Unwind Direction & Other Roll Label Terms
by Maverick Label | October 17, 2019
We process a lot of labels on rolls, both spot color and four-color (CMYK). People sometimes have questions about some of the roll label terminology we use on our quoters and landing pages, like unwind direction. So here's a short primer of terms you might see when ordering labels on rolls.
The first, slightly confusing, roll label term is unwind direction. This refers to how the labels are oriented on the roll. There are four unwind directions, used in two different styles of roll label, for a total of eight ways to have your roll labels made.
The four directions are described by which part of the label comes off the roll first, so you have top off (label faces away from the roll’s end), bottom off (label faces the roll end), right off, and left off.
In addition, there are two ways that the labels can be wound on the roll. The most common way is “wound out,” where the label face is on the outside of the roll. All the above examples are wound out. Rolls can also be wound in, with the labels on the interior of the roll and the backing on the outside.
Because it is by far the most commonly requested, the quoters on our roll label pages - multi-purpose (spot color) and process (CMYK or 4-color) - only offer the “wound out” style. We can also do "wound in." If you want that style, you can contact Customer Care directly from the page to order that.
If you’re using a machine to apply your labels, check its specs for the unwind preference. If you are hand applying the labels, the unwind direction is not as important, but one might be more convenient than the others, depending on your environment. Consider your work space and labeling setup before you decide. Note: You can also leave the default option of “Makes no difference for my order” selected, and we will determine an unwind direction for you.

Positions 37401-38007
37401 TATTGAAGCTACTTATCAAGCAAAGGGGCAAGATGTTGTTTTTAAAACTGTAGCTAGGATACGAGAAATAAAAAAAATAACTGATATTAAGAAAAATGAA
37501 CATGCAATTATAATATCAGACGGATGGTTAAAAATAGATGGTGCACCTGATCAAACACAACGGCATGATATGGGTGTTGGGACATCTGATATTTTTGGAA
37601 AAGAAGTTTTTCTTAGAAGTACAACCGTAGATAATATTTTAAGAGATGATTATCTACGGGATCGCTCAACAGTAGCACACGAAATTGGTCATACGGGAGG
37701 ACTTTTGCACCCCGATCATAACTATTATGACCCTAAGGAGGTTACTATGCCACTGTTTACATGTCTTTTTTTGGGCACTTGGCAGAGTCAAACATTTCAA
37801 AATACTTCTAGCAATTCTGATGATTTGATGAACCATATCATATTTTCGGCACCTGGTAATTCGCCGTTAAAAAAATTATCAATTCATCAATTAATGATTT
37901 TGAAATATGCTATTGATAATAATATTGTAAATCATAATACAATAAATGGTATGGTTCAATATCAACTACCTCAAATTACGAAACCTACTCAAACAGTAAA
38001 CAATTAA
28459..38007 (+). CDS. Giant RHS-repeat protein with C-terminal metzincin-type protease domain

We have two optional fields on the quoters, one that applies to machine application (maximum roll diameter) and one for hand application (labels per roll).
For machine-applied labels, you probably want the largest roll that your machine can handle (to minimize how often you need to reload). So you’d enter the maximum diameter, according to your machine specs, in the first field. We can make rolls that are between 8” and 16” inches in diameter.
(Want to see a labeling machine in action? Check out the Nita Sentient Labeling Systems YouTube page. I don't know much about labeling machines, but those are some pretty cool videos!)
If you are hand applying the labels, it may be more efficient to have multiple, smaller quantity rolls, so several people can be labeling your products simultaneously. Use the second optional field here to enter the number of labels you want per roll. This is most commonly between 500 to 2,500 labels per roll, but can be as little as 250 per roll.
So, for example, if you're ordering 1,000 labels, and enter 250 per roll in this section, you'll get four rolls. Assuming you have the people available for label application, you can apply them four times as fast!
Our standard core size is 3” in diameter. Most people prefer the 3” size, so it is the default on the quoter. We do also offer 1” and 0.75” cores. The smaller sizes are more geared to specialty uses.
Perforation / Pieces
Most roll labels are designed to be peeled off the roll and applied immediately. If you have a different idea in mind, say giving out labels to customers for their use, we do offer a couple of options.
In our multi-purpose roll label program, you can ask for perforations between each label on the roll, making it much easier to remove and hand out one or two labels at a time.
In our process color roll program, you can also request pieces for many of the shapes and sizes. (These do not ship as a roll; they will come as individual labels.)
Because of the extra work involved, there is an additional charge for both perforations and pieces.
Tips on Storage
Unless you’re actively using the labels, rolls should not be stored on their sides - not only can this put pressure on the core or the labels, but it also makes them vulnerable to rolling right off the shelf!. If you have more than one roll, you can just stack them up. If it’s humid, you may want to protect them with a plastic bag. Don’t store them in direct sunlight, near a heat source, or in a warehouse without air conditioning. Heat and extreme cold are not good for the adhesive. Your labels may not be as sticky a year or two from ordering if your rolls are not stored properly.
You can also hang your rolls on pegs, especially if you go through rolls fairly quickly. We use both wall-mounted and free-standing metal peg racks to store our rolls of material on the Production floor, for instance. Make sure any pegboard or hooks used are in a clean, dry area with a minimum of disturbance.
There, now you know a little bit more label terminology!